1 Mar 2024

Inspired farmers take action to clean waterways

From Country Life, 7:38 pm on 1 March 2024

A catchment restoration project in the Marlborough Sounds is bringing a farming community together to tackle water quality issues and achieve wider conservation goals.

The Te Hoiere Project seeks to improve freshwater quality and biodiversity and be a leading example of community-driven environmental restoration.  

Te Hoiere Project - Linkwater Farmers

"We've done a lot of water testing so we know what the problems are" says Nigel Morrison, pictured here with his wife Christine and daughter Karen Photo: Cosmo Kentish-Barnes

Karen Morrison's been the project's Linkwater catchment coordinator for three years.

She runs a small dairy farm with her parents, Nigel and Christine. They milk about 220 cows.

Nigel has lived all his life on the property his dad bought in 1950.

"He got the original part of the farm as a rehab farm, as a returned serviceman."

Back then, Nigel says, when developing land a tree would be cut down if it was in the way.

But now he reckons his dad would give them and the Te Hoiere Project, a nod of approval.

"Initially he'd say, 'What are you doing boy?' but yeah, I think if he could see where it's coming from he would be quite proud of it."

Te Hoiere Project - Linkwater Farmers

Preparing the land for planting natives Photo: Supplied

Te Hoiere Project - Linkwater Farmers

A soil workshop on the Morrison's farm Photo: Supplied

Karen has done a great job of motivating local farmers and getting them to commit to the project.

"There are six farms here that are now involved, and initially we decided that we wanted to do some baseline water monitoring to see what the quality was like," she says.

Learning about the health of their waterways gave the farmers a solid starting point to work from.

Karen said some nitrate and E.coli contamination was picked up in the results, but they discovered that it wasn't all from farmland.

"There's a lot of nitrates coming out of the gorse and broom in the forests ... and some of the E.coli is from the deer and the pigs that play in our waterways."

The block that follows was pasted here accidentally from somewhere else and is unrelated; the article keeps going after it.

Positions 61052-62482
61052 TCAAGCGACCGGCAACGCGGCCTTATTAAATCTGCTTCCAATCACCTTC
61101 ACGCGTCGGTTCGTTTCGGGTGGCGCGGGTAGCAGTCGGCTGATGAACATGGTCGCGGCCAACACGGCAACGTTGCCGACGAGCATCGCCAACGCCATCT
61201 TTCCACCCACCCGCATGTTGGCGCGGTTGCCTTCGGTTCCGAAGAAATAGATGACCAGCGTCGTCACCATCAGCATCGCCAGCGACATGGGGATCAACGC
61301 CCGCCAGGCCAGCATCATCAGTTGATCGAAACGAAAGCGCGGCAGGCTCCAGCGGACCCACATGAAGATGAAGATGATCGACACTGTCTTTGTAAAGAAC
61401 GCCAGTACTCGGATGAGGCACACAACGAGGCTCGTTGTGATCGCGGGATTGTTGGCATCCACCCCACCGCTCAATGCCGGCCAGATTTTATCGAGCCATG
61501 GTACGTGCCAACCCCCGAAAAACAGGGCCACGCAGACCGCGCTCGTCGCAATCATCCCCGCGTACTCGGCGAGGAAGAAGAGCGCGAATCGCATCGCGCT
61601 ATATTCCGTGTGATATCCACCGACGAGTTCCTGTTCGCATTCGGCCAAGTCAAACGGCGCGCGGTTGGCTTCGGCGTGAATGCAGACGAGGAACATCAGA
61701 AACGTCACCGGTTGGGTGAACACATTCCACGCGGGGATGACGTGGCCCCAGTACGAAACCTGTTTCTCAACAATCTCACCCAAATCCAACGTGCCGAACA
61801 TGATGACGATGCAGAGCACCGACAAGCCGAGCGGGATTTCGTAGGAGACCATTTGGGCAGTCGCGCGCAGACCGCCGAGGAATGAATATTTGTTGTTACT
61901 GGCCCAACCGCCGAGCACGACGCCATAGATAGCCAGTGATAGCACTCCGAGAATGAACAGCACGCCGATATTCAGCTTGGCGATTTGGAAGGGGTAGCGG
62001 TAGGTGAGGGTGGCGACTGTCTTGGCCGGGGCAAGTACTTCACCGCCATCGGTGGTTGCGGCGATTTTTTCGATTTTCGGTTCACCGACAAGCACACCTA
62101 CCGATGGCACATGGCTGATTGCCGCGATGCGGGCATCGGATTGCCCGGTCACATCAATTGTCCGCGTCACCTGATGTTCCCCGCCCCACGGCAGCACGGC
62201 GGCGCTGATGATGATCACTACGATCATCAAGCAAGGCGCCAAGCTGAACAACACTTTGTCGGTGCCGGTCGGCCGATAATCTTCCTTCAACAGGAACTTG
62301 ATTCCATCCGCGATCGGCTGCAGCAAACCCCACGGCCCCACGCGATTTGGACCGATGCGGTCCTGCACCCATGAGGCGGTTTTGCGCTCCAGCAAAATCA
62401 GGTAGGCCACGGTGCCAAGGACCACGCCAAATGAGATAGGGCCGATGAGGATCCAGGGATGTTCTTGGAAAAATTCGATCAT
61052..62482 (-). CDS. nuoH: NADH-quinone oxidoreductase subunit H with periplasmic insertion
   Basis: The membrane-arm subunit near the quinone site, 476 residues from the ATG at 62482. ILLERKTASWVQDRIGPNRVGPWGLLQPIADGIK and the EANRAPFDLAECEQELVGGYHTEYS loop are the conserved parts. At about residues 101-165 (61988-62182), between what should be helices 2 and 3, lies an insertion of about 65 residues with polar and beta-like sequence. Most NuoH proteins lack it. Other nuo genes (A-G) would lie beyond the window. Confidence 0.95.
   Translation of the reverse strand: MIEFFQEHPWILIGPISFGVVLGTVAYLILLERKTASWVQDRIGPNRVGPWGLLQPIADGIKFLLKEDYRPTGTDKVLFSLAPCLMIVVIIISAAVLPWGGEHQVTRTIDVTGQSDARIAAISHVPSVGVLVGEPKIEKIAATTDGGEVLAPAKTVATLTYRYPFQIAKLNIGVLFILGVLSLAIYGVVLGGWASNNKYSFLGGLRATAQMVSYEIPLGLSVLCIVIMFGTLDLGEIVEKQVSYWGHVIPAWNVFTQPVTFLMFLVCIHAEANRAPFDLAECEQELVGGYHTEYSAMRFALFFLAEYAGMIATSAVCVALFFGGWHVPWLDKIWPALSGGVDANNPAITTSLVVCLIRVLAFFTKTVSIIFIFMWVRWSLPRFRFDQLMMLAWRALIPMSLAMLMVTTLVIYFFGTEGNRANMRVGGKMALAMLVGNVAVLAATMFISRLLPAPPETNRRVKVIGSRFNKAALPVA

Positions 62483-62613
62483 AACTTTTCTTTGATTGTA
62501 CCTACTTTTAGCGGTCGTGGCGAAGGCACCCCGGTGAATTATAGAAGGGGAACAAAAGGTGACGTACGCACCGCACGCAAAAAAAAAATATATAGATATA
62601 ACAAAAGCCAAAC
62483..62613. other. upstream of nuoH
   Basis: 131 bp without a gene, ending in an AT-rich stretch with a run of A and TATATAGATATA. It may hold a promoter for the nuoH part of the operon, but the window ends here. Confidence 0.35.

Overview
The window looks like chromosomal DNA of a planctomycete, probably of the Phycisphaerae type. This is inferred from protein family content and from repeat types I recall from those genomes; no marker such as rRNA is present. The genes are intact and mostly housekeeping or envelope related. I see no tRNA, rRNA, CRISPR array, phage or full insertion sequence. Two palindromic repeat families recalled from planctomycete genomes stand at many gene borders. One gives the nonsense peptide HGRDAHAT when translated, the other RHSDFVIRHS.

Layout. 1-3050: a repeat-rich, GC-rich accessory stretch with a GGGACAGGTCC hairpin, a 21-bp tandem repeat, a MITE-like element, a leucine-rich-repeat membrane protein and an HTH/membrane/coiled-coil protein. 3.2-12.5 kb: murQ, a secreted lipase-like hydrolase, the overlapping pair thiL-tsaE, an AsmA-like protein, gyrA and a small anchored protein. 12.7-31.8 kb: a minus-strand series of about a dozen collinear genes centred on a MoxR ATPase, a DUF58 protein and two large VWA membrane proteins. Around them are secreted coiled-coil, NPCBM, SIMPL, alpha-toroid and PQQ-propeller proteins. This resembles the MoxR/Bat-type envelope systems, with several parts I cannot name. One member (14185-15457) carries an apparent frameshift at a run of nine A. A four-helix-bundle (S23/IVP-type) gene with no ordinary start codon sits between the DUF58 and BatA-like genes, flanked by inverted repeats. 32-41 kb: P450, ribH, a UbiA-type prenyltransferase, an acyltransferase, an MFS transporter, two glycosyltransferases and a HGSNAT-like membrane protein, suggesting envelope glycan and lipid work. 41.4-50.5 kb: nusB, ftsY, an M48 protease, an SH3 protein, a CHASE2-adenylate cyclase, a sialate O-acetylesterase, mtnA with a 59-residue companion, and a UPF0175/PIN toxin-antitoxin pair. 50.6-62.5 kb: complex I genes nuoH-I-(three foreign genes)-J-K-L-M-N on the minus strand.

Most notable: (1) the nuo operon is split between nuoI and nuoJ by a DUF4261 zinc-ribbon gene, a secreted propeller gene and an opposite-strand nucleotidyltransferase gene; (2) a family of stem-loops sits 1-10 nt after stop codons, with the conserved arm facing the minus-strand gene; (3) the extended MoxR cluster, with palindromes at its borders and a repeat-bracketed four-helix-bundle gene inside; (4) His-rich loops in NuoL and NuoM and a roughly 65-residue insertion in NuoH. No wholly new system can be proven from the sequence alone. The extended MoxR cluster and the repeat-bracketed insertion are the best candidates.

Since then, they've worked together as a group, to sort out what the best way forward is, to improve environmental outcomes.

Te Hoiere Project - Linkwater Farmers

Water samples being taken for monitoring within the Linkwater catchment Photo: Supplied

Te Hoiere Project - Linkwater Farmers

Everyone chips in to get the planting done Photo: Supplied

Te Hoiere Project

The farmers got together for a chat before their dung beetle release in Linkwater Photo: Supplied

"There's been waterways fenced off, which we've had funding through the project for, there's a lot of native planting gone in, there's been funding for that too, and most of us have released dung beetles as well. So that was all at the start, and we've now just continued doing that sort of work."

The beetles, which are also subsidised, are known to rapidly break down dung, reducing the time that it is present on the pasture surface, and increasing the turnover of available grazing area.

Karen said it will take at least five years before they'll see any significant results.

"Hopefully [with the beetles] there won't be the runoff if we have a rain event and it also means too that, potentially, we won't need to use so much synthetic fertilisers."